Latest CDI Practice Papers Out

The Centre for Development Impact has recently published a series of Practice Papers:

Practice Paper 18 – Reflections from a Realist Evaluation in Progress: Scaling Ladders and Stitching Theory

This CDI Practice Paper, written by Melanie Punton, Isabel Vogel, and Rob Lloyd, reflects on the first year of a three-year realist impact evaluation, examining the Building Capacity to Use Research Evidence (BCURE) programme funded by the UK Department for International Development (DFID). It describes some of the challenges faced and lessons learned, providing insights into the potential value of realist approaches within international development.

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Practice Paper 17 – Building Evaluability Assessments into Institutional Monitoring and Evaluation (M&E) Frameworks

This CDI Practice Paper by Richard Longhurst, Peter Wichmand and Burt Perrin discusses how evaluability assessments (EAs) can support the choice of evaluation approaches for determining impact, drawing on recent experiences of the International Programme on the Elimination of Child Labour of the International Labour Office..

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These experiences focused on developing a comprehensive monitoring and evaluation strategy such that some elements of an EA were built into the system and could be deployed at most points in the programming cycle, in particular to address which questions are important for the evaluation. When used in conjunction with other criteria, this allows for a more informed choice of the evaluation method and related impact.

Practice Paper 16 – Using Participatory Statistics to Examine the Impact of Interventions to Eradicate Slavery: Lessons from the Field

This CDI Practice Paper by Pauline Oosterhoff, Sowmyaa Bharadwaj, Danny Burns, Aruna Mohan Raj, Rituu B. Nanda and Pradeep Narayanan reflects on the use of participatory statistics to assess the impact of interventions to eradicate slavery and bonded labour.

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It deals with: (1) the challenges of estimating changes in the magnitude of various forms of slavery; (2) the potential of combining participatory approaches with statistical principles to generate robust data for assessing impact of slavery eradication; and (3) the practical and ethical questions in relation to working with people living within a context of modern slavery. The paper draws lessons from the realities of using participatory statistics to support the evaluation of a slavery eradication programme in North India.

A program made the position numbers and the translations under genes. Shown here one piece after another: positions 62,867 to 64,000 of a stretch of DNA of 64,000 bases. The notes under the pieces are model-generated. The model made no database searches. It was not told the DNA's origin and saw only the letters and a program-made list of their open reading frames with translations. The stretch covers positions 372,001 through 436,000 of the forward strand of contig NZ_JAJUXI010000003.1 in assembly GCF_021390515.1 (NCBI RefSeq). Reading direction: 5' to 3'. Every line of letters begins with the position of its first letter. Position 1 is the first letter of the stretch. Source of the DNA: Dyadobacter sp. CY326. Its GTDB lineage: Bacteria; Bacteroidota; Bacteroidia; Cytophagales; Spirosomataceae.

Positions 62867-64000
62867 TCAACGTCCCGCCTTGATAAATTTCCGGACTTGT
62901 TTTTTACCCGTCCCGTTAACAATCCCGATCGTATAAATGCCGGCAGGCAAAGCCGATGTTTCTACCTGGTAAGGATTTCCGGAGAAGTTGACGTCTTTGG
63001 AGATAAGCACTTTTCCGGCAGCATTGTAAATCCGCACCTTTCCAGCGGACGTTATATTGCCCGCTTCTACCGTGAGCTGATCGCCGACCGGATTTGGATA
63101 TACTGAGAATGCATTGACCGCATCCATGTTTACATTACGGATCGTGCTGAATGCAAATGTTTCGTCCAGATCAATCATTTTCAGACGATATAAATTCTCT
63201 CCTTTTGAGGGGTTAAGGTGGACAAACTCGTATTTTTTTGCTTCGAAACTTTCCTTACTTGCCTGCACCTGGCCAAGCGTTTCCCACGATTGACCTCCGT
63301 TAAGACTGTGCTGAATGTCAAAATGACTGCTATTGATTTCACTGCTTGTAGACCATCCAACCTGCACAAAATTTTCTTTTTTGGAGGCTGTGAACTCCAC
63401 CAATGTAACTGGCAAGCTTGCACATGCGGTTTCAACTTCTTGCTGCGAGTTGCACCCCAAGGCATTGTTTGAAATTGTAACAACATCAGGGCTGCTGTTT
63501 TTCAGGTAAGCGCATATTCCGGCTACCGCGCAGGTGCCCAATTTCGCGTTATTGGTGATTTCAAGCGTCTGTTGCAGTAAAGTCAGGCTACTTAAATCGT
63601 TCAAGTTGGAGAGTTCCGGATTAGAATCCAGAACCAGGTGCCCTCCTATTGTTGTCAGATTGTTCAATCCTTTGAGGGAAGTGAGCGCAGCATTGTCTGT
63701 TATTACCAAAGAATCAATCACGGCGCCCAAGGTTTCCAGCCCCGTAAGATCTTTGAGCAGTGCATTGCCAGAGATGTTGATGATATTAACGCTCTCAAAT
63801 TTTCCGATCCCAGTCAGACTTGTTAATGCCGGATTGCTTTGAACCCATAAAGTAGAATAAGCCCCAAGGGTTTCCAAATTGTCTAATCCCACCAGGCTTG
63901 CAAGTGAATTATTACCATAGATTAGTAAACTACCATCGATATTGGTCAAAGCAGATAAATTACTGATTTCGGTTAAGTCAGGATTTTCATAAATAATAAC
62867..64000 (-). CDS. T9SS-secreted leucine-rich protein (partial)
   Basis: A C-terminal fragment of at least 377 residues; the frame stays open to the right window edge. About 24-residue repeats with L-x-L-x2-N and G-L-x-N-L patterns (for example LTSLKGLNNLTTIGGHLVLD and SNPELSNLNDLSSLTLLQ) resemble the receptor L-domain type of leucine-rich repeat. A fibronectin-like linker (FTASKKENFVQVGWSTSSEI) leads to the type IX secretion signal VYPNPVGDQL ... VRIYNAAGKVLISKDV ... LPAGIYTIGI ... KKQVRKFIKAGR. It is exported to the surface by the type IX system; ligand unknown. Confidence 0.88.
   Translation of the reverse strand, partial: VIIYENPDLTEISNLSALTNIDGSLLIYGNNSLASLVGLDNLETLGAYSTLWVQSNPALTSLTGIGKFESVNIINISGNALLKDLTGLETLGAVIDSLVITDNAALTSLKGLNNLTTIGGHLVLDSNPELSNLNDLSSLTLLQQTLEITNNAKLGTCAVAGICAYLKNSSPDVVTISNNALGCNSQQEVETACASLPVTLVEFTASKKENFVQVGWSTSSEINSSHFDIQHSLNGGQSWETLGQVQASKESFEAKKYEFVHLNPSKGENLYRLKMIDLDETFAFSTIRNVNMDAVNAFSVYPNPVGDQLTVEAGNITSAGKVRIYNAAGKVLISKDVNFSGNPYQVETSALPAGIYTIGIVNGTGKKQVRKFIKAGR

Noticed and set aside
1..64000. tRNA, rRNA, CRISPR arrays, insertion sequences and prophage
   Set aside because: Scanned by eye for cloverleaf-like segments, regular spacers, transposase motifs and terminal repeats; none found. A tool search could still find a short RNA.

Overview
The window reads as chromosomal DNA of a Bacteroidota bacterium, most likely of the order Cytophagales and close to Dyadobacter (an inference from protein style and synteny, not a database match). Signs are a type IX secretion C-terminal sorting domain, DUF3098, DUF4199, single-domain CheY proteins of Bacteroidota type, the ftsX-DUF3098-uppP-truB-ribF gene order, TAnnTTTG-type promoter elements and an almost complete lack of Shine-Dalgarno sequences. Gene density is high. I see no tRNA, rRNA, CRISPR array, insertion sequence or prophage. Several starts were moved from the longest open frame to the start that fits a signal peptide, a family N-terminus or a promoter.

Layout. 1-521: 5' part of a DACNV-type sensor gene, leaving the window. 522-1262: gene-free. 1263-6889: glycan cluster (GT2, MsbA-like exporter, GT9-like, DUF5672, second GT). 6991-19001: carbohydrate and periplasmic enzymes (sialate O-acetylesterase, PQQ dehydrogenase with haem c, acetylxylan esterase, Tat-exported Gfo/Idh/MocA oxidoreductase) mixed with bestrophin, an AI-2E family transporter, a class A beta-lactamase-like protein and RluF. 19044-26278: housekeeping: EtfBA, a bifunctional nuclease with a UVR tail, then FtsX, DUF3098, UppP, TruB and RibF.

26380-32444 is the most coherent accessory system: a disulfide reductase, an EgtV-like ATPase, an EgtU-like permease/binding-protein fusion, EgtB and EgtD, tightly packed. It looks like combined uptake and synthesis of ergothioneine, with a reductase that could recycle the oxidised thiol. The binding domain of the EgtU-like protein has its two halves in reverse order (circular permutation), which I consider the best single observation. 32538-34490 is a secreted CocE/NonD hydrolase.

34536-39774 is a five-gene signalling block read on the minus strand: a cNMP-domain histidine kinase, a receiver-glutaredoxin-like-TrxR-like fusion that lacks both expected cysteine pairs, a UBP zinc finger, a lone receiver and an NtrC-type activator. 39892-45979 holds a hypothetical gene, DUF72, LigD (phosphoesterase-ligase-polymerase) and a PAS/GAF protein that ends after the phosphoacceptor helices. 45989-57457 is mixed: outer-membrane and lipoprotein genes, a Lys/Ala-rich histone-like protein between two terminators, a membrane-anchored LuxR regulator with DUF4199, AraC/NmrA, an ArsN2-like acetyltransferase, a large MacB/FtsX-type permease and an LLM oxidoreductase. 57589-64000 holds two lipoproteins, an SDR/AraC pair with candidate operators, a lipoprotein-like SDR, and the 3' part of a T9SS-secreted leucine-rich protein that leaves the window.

Practice Paper 15 – Bridging the Gap: Synthesising Evidence from Secondary Quantitative and Primary Qualitative Data

This paper by Keetie Roelen explores the ‘matching problem’ and a participatory tool for overcoming this challenge in a bid to offer wider reflections about the combination of secondary and primary data as well as quantitative and qualitative data in mixed-methods studies and evaluation. It does so in reference to research on child poverty in Burundi, Ethiopia and Vietnam.

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There is widespread recognition that mixed-methods approaches are a ‘platinum standard’ in research and evaluation and that the expanding availability of secondary quantitative data creates unprecedented opportunities for studying poverty and evaluating poverty reduction programmes. At the same time, this expanding availability of secondary quantitative data presents methodological shortcomings that are underexplored.

Practice Paper 14 – Balancing Inclusiveness, Rigour and Feasibility: Insights from Participatory Impact Evaluations in Ghana and Vietnam

This paper by Adinda Van Hemelrijck and Irene Guijt explores how impact evaluation can live up to standards broader than statistical rigour in ways that address challenges of complexity and enable stakeholders to engage meaningfully.

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A Participatory Impact Assessment and Learning Approach (PIALA) was piloted to assess and debate the impacts on rural poverty of two government programmes in Vietnam and Ghana funded by the International Fund for Agricultural Development (IFAD). We discuss the trade-offs between rigour, inclusiveness and feasibility encountered in these two pilots. Trade-offs occur in every impact evaluation aiming for more than reductionist rigour, but the pilots suggest that they can be reduced by building sufficient research and learning capacity.

Practice Paper 13 – Qualitative Comparative Analysis: A Valuable Approach to Add to the Evaluator’s ‘Toolbox’? Lessons from Recent Applications

Itad’s Katharina Welle and Florian Schatz explore Qualitative Comparative Analysis (QCA) in the Centre for Development Impact’s latest Practice Paper, and ask whether it is a valuable approach to add to the evaluator’s toolbox.

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QCA is part of a new generation of approaches that go beyond the standard counterfactual logic in assessing causality and impact, and Kathi and Florian explore three recent applications, as well as the potentials and pitfalls of applying such a method.

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